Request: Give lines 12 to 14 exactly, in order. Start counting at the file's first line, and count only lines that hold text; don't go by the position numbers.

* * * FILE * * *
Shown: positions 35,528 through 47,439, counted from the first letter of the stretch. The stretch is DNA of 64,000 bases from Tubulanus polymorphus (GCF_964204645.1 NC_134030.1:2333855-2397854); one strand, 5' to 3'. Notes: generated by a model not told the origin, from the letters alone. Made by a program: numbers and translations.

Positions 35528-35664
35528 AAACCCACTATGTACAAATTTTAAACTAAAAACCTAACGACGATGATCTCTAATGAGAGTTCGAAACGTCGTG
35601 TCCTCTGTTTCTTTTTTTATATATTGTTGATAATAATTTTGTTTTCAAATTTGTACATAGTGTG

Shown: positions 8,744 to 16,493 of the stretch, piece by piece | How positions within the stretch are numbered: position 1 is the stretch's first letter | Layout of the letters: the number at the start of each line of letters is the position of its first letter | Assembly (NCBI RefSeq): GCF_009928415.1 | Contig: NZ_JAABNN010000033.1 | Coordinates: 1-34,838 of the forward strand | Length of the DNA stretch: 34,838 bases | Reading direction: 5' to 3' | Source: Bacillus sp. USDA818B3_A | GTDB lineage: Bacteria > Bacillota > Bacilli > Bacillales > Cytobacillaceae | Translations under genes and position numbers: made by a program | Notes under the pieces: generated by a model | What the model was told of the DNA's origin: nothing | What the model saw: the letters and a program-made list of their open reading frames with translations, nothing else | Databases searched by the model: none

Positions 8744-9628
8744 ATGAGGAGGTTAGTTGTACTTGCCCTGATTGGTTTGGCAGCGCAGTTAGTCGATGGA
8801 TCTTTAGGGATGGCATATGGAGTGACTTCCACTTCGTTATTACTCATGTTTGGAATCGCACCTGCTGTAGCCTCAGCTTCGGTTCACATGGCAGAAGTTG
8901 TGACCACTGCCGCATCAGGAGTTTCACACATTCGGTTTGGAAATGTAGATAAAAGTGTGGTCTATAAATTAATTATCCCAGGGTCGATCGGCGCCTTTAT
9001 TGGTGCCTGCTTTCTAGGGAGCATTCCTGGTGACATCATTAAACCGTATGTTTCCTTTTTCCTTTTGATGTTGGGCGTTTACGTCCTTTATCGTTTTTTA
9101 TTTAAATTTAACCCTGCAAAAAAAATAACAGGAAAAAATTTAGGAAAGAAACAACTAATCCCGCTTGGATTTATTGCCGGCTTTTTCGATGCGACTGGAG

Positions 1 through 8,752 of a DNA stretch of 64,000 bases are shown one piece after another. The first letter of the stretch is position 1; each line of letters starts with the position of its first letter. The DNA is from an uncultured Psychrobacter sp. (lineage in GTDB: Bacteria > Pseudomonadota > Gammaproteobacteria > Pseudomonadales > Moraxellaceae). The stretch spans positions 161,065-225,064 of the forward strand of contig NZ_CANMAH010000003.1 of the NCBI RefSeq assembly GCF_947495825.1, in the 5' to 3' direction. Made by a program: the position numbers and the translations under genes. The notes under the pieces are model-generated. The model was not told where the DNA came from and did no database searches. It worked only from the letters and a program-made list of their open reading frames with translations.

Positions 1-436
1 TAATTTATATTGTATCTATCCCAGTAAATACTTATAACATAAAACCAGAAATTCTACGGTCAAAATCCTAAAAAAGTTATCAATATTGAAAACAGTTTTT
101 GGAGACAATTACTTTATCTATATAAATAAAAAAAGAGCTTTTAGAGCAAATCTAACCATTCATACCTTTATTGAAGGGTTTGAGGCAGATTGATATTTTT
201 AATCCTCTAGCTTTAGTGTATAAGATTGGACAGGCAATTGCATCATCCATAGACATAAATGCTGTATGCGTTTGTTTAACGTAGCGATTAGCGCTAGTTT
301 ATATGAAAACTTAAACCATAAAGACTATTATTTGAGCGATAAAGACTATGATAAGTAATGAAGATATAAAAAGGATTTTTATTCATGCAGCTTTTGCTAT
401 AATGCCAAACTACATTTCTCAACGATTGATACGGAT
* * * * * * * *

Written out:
Positions 1 through 8,752 of a DNA stretch of 64,000 bases are shown one piece after another. The first letter of the stretch is position 1; each line of letters starts with the position of its first letter. The DNA is from an uncultured Psychrobacter sp. (lineage in GTDB: Bacteria > Pseudomonadota > Gammaproteobacteria > Pseudomonadales > Moraxellaceae). The stretch spans positions 161,065-225,064 of the forward strand of contig NZ_CANMAH010000003.1 of the NCBI RefSeq assembly GCF_947495825.1, in the 5' to 3' direction. Made by a program: the position numbers and the translations under genes. The notes under the pieces are model-generated. The model was not told where the DNA came from and did no database searches. It worked only from the letters and a program-made list of their open reading frames with translations.

Positions 1-436
1 TAATTTATATTGTATCTATCCCAGTAAATACTTATAACATAAAACCAGAAATTCTACGGTCAAAATCCTAAAAAAGTTATCAATATTGAAAACAGTTTTT